But, those who hold this line do not always do so because they are innately wedded to womanhood or femaleness, sometimes far from it; and this needs to be more widely acknowledged, not least because of the consequences it brings, in terms of harassment, of course, but also in terms of alienation, of a sense of not fitting in with communities on offer, neither lesbian nor trans. The individuals who took part in my survey were no strangers to hostilities, they were stared at or ejected from public toilets, harassed on the street, assumed to be men or boys, and, also, sometimes, assumed to be trans. While they did not identify as trans, or as trans men, they often did not identify as women either, or as female.
This alienation from ‘woman’ was due to a variety of reasons; several butches in my survey spoke about a longstanding lack of identification with femininity, often reported has having been the case since early childhood, plus an indifference to or discomfort with their female body, a lack of interest in feminine clothes or styles and a feeling of difference from women they saw around them who presented as feminine. This perception of difference was not just an inner feeling, they were usually visibly different from the majority of women, and so this was noticed by others, sometimes with violent repercussions.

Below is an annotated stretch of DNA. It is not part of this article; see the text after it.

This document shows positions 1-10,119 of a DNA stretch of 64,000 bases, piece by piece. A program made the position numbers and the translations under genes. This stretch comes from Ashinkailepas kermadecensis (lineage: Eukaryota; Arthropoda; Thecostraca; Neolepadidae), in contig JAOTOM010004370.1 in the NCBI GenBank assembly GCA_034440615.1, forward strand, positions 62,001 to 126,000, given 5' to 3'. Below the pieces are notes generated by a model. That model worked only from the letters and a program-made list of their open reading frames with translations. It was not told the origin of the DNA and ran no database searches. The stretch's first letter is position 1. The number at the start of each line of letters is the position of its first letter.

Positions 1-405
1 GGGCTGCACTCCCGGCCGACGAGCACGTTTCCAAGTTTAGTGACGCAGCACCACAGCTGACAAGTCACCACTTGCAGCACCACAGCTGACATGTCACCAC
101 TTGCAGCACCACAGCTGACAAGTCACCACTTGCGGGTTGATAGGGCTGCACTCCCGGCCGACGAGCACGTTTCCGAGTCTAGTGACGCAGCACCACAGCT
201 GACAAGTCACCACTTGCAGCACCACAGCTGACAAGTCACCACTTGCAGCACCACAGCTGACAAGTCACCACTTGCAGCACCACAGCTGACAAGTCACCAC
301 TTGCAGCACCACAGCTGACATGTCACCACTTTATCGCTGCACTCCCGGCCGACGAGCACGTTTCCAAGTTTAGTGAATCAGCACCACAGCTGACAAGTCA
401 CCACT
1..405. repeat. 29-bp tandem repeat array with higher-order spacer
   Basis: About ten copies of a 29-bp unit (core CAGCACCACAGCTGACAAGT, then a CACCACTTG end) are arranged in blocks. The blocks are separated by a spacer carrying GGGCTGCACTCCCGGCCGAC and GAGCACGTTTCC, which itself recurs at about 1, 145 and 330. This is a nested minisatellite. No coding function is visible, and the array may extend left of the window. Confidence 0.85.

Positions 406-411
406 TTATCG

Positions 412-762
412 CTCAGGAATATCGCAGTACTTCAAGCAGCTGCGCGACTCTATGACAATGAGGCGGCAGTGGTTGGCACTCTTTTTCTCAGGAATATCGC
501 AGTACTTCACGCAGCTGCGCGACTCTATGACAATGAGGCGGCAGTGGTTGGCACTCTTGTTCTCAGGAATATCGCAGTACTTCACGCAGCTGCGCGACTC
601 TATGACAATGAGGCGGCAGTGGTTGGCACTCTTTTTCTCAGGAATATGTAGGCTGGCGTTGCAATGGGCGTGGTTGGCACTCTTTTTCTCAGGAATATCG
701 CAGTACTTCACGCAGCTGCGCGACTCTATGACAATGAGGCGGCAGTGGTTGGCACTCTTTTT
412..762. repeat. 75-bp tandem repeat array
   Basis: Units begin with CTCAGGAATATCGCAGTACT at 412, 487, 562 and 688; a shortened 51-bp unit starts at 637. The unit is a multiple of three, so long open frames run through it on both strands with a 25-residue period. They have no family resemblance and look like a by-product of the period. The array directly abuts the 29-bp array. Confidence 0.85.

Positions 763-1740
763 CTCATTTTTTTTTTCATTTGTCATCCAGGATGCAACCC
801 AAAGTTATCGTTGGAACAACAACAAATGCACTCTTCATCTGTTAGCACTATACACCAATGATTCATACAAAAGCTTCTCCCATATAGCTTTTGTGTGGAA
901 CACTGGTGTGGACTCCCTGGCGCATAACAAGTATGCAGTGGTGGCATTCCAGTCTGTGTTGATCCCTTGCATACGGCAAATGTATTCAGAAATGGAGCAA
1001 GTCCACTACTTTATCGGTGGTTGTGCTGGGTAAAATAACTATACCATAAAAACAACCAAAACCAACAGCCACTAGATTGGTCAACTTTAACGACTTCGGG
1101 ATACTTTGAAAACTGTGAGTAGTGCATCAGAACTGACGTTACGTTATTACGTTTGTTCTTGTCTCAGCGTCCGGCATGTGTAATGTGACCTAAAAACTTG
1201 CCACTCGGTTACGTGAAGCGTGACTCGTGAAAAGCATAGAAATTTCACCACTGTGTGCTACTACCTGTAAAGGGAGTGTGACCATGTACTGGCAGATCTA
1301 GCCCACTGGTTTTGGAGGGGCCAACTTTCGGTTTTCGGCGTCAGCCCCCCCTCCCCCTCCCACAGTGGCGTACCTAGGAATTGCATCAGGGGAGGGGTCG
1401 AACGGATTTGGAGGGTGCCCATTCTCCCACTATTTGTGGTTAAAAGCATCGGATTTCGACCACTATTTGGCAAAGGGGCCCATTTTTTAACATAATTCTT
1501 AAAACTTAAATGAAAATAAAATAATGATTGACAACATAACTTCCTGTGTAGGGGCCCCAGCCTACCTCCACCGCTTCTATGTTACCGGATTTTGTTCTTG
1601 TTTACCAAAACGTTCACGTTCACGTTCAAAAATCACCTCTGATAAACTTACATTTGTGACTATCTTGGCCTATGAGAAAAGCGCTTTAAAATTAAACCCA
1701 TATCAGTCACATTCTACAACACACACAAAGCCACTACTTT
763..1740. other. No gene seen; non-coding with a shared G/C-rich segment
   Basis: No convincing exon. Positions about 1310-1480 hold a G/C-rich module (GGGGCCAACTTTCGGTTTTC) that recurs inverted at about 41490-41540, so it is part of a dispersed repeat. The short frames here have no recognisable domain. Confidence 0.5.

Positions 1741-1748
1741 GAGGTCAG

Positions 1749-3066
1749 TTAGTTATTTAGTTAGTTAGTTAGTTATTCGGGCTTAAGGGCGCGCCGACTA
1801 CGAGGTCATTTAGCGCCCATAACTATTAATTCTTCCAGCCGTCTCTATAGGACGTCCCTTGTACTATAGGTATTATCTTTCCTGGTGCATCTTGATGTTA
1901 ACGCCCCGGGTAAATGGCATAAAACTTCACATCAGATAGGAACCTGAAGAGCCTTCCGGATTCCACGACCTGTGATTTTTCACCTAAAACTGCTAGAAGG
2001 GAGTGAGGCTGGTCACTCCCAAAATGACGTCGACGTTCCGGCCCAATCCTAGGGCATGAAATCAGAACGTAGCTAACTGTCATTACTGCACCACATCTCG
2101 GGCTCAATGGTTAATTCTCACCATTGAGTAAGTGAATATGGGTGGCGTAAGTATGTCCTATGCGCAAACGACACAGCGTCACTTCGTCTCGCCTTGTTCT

While many butch lesbians will be familiar with being mistaken for a man, for some people this is not so much a case of mistaken identity; for some butches this is a case of their gender being read correctly, and their physical sex being assumed incorrectly. This is why the term ‘misgendered’ is arguably inaccurate, because, for many who identify with and present as masculine, their gender is being read perfectly well by others, the error is to assume that only males can be masculine, and that therefore anyone who presents as masculine, must be male. Perhaps it would be more accurate then, to start using the phrase – ‘mis-sexed’. This point also serves to shine a light on problems with that other commonly (mis)used term: gender dysphoria. For those butches who identify as masculine and identify with masculinity, there is arguably no gender dysphoria, because their gender is not something they themselves question.